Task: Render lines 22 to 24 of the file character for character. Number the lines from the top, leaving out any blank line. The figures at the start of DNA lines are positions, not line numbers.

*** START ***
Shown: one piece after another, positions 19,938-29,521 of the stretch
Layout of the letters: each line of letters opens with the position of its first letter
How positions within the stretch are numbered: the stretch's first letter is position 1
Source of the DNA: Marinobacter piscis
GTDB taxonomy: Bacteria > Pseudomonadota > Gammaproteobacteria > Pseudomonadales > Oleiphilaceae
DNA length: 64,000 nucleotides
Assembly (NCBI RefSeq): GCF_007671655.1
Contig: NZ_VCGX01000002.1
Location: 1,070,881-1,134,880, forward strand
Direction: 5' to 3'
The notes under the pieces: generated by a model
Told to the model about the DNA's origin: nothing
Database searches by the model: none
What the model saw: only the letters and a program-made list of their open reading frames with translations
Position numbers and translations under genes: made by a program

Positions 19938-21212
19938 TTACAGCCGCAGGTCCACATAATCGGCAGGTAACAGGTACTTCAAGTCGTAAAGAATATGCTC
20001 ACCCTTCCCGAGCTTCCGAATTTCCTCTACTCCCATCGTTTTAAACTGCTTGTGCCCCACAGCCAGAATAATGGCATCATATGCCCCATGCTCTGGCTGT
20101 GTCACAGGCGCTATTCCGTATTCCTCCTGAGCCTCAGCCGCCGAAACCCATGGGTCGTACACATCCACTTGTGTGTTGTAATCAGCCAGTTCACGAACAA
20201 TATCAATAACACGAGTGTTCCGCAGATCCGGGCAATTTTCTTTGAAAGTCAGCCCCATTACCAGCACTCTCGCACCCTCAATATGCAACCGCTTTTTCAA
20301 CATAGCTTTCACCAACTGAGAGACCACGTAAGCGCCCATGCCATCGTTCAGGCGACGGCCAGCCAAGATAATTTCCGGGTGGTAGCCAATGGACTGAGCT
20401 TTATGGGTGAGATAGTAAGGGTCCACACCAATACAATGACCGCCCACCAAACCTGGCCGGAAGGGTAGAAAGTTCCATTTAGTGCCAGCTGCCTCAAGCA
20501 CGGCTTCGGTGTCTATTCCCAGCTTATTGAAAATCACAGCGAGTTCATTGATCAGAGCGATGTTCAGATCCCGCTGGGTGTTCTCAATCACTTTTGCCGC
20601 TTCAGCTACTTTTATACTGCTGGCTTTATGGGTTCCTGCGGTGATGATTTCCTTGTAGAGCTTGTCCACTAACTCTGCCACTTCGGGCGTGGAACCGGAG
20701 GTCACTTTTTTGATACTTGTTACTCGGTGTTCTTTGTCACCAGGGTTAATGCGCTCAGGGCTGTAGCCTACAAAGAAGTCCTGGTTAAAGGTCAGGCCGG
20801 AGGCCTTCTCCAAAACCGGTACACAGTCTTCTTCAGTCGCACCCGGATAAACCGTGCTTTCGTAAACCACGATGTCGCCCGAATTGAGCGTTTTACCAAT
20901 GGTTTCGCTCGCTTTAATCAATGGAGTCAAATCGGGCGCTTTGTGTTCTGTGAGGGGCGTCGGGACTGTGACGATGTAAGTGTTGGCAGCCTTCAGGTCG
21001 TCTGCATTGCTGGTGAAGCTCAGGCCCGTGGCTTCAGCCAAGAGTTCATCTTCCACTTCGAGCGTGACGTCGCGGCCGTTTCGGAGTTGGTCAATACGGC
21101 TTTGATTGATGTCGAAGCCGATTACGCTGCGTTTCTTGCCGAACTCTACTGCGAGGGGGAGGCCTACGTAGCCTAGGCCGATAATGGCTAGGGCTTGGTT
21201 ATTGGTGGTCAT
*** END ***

20401 TTATGGGTGAGATAGTAAGGGTCCACACCAATACAATGACCGCCCACCAAACCTGGCCGGAAGGGTAGAAAGTTCCATTTAGTGCCAGCTGCCTCAAGCA
20501 CGGCTTCGGTGTCTATTCCCAGCTTATTGAAAATCACAGCGAGTTCATTGATCAGAGCGATGTTCAGATCCCGCTGGGTGTTCTCAATCACTTTTGCCGC
20601 TTCAGCTACTTTTATACTGCTGGCTTTATGGGTTCCTGCGGTGATGATTTCCTTGTAGAGCTTGTCCACTAACTCTGCCACTTCGGGCGTGGAACCGGAG